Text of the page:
13. Did you know that Baleka Mbete, current chairperson of the African National Congress, has called Israel’s system of apartheid “far worse” than even South Africa’s? Or that South African Archbishop Desmond Tutu has also denounced Israeli apartheid and supported the Boycott Divestment Sanctions movement? You are aware, of course, that both Mbete and Tutu, it could accurately be said, know a thing or two about living under apartheid?

14. Would you still be as avidly pro-Israel if you were to learn that a large majority of Israelis actually supportapartheid policies against Palestinians? Did you know that such a poll was recently conducted and that these were indeed its findings? In light of this poll, do you still believe that America and Israel have “shared values,” as you were quoted by your school newspaper?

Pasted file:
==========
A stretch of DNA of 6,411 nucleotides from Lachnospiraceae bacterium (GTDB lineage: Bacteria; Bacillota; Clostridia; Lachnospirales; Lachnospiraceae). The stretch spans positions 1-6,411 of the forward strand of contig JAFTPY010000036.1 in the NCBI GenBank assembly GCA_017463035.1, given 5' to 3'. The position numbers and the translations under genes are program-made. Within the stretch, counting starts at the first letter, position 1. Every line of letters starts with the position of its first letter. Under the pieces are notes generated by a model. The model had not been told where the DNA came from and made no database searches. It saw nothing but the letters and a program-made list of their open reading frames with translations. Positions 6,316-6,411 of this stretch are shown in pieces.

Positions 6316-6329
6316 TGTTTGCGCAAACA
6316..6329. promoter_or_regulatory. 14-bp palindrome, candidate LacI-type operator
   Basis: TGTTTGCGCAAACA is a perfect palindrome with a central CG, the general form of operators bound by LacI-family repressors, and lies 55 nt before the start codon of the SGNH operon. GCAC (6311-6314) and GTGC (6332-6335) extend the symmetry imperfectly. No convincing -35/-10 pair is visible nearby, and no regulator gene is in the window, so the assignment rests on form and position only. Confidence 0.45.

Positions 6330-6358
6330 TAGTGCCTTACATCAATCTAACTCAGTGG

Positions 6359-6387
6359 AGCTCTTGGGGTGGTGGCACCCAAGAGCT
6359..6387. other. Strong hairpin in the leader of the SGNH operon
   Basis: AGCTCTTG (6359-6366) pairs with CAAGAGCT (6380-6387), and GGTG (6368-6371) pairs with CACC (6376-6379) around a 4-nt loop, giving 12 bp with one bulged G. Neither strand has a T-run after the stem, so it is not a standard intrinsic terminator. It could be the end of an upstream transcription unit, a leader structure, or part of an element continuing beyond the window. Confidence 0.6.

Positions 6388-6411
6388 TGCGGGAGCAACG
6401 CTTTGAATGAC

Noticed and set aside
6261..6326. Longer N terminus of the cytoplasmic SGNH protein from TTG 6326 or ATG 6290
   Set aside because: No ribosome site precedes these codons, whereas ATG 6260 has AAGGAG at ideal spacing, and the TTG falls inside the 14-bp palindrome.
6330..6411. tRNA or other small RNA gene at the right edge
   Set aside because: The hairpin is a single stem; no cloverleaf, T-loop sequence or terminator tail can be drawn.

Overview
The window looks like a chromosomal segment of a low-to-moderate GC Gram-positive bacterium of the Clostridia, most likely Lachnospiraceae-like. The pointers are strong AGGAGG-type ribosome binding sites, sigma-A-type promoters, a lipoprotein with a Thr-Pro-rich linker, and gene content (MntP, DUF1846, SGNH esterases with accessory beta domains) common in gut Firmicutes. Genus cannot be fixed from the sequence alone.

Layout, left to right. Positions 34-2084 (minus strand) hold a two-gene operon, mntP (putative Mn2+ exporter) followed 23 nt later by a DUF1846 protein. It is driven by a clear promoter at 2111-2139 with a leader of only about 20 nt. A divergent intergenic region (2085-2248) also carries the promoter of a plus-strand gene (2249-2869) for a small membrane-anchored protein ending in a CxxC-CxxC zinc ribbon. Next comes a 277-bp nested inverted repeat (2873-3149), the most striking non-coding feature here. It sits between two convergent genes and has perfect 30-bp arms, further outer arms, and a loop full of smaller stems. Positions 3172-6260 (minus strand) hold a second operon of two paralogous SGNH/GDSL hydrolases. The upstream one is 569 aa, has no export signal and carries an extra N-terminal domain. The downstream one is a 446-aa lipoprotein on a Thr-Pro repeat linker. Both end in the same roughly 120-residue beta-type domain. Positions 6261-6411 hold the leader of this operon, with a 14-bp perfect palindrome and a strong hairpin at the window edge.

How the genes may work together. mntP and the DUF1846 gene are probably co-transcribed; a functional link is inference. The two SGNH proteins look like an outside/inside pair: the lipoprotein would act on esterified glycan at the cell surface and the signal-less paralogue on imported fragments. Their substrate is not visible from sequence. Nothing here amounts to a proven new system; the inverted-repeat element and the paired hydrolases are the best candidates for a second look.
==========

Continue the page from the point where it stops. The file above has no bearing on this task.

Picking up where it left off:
15. Since you don’t seem overly concerned about apartheid in Occupied Palestine, would you be just as content to see a return to apartheid rule in South Africa?

Chloé, dear child, I hope you will not be offended, but will take these questions in the spirit in which they were intended. I also hope, since you seem so fond of reading Jewish writers (Uris, Wiesel, Pipes, etc.) you might also take time to read some Palestinian writers, if only for the sake of getting the other side of the story. A Palestinian writer I highly recommend is Nahida Izzat. Nahida writes articles about the Middle East as well as poetry, and one reason I mention her is she has authored some in-depth pieces about Jews, Judaism and Halacha, or Jewish law (here, here, here, and here ), written from the perspective of one who has suffered under Jewish/Israeli oppression (Nahida was exiled from her homeland at the age of 7). It’s a perspective allAmericans, but especially those who blindly support Israel, should try and open their eyes to. Worth mentioning as well is that like many Muslims, Nahida also reveres Jesus. See her poems: